No more changing rules to gleen new votes

  • Charles Krauthammer / Washington Post columnist
  • Saturday, December 2, 2000 9:00pm
  • Opinion

Take away the lawyers, take away the spinners, take away the demonstrators and you are left with the central conundrum of this election: the margin of victory is smaller than the margin of error of our vote-counting technology. We can never know who really won. Only God knows the location and meaning of every hidden, dimpled, missing or underpunched ballot in all of Florida.

Because we can never know, it is therefore absurd to speak of the "will of the people." It can never be ascertained.

What to do? All we can do in such circumstances is to follow the rules. They may be arbitrary. They may be inadequate. They may be no more likely to produce the divinely inscrutable "will of the people" than a flip of a coin. But the rules are the only fair and legitimate way of deciding such a contest.

Which rules? Again, the only fair and legitimate answer is: the rules as they existed on Election Day.

That is what is wrong with the Gore campaign’s relentless and unyielding attempt to keep counting and recounting, suing and countersuing, divining and intuiting indiscernible voter intentions, in order to create enough votes to win.

Gore believes, probably quite sincerely, that he actually won the election: that more Floridians either intended to vote for him (and were thwarted, as in the Palm Beach butterfly ballot), tried to vote for him (as in the inadequately punched dimple ballots), or perhaps even did vote for him (as in some as yet undiscovered hidden trove of Gore votes in some undercounted county somewhere). Because he believes he won, he believes he has to vindicate the "will of the people" — by whatever it takes to win.

Thus every and any step — no matter how much it violates understandings and rules and procedures that were in place on Election Day, no matter how much it violates the elementary notion of not changing rules in the middle of the game — is justified because it will produce the cosmically correct result. Hence:

n The demonstrations orchestrated in Palm Beach to force a revote of those who were confused by the butterfly ballot.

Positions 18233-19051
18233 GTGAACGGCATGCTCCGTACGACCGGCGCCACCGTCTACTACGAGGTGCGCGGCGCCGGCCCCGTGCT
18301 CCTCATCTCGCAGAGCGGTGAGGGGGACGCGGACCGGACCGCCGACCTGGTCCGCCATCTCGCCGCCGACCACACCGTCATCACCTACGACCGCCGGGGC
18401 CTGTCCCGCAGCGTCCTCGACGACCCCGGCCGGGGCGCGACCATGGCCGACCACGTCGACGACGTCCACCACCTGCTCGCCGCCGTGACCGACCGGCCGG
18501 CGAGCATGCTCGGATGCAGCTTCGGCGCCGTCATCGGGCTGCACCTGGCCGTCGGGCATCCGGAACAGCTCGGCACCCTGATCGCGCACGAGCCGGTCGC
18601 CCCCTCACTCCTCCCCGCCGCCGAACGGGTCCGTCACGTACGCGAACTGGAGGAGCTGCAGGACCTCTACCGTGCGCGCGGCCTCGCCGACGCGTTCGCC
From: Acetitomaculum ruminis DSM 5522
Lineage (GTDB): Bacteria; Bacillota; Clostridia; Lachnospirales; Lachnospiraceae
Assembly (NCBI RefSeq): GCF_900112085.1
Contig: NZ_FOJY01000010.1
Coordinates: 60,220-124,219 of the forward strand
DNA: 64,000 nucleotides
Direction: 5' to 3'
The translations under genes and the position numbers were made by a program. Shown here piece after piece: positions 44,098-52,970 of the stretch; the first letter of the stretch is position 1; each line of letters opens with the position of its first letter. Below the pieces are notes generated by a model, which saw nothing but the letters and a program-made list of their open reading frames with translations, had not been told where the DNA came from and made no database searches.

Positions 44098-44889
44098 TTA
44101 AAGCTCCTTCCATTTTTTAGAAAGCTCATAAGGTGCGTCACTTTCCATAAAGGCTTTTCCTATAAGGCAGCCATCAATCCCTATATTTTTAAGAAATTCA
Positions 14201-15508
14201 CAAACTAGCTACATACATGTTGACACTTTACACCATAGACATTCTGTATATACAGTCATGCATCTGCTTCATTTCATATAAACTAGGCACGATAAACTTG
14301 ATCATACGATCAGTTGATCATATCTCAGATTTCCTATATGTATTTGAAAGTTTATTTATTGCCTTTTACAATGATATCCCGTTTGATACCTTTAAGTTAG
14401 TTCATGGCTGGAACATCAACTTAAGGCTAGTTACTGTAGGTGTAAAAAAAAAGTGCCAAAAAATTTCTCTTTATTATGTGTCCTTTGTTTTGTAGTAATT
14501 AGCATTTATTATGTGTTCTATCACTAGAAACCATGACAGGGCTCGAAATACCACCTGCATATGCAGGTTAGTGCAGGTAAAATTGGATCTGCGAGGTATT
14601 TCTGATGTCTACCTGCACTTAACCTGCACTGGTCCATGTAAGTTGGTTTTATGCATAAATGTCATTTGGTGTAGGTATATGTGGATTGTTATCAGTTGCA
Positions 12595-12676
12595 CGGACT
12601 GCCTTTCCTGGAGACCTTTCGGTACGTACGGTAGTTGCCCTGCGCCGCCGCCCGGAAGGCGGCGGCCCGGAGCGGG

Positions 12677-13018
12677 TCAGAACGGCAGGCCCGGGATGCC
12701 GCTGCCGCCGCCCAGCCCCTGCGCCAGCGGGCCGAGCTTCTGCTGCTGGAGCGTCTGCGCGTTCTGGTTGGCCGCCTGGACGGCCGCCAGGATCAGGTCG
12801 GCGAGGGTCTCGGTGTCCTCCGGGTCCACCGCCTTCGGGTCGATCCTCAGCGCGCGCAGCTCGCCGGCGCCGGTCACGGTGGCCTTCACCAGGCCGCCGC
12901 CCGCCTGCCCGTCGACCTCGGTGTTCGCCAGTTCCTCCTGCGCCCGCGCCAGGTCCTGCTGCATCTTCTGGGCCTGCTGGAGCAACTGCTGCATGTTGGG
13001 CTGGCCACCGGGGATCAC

n The attempt to abolish the statutory seven-day deadline for a recount.

n The attempt to change the Palm Beach County rules for counting indented ballots. (Palm Beach had officially decided in 1990 not to count them; Gore went to court and got a judge to force the canvassing board to consider them.)

n The pressure on Broward County to reverse its decision not to recount, and then to change its criteria by which spoiled ballots were counted. (When the recount began, "dimpled" ballots were not considered, in accord with Florida practice. When these did not yield the needed Gore votes, the criteria were twice relaxed.)

n The Democrats’ memo to Gore lawyers in all the counties instructing them how to disqualify absentee overseas — and military — ballots.

Everything and anything to get the votes to win the race to vindicate the "will of the people."

The Florida Supreme Court compounded the problem by refusing to recognize the uncertainty principle in this election. It was in a position to put an orderly end to the resulting political uncertainty by recognizing the electoral uncertainty and permitting the existing rules to settle the issue.

Instead, it refused to let go of the notion of the "will of the people" and the court’s presumed role as vindicator of that will. So it made up a new set of rules. The United States Supreme Court will soon decide whether they are contrary to the Constitution or to federal statute. What we can say for sure, however, is that they are contrary to logic.

They claimed that the original, statutory Nov. 14 deadline need not be honored because some counties could not meet it. They then went on to create a new deadline, November 26.

But they knew that Miami-Dade County, which had announced that its recount would require at least 10 days, could not possibly meet the court’s new five-day deadline. Thus their Nov. 26 deadline "disenfranchises" voters of Miami-Dade — the very reason they gave for invalidating the original statutory deadline (it "disenfranchised" those counties that could not meet the time constraints). So how could their deadline be any more valid than the original Nov. 7 deadline they invalidated?

There is no answer to such wanton illogic. The only answer is for some grown-ups, preferably Democratic party elders, to go to Al Gore and say: You lost on election night. You lost on the unofficial first recount. You lost on the certified second recount. Three times, under three sets of rules. The time to search for new votes under yet newer rules is over.

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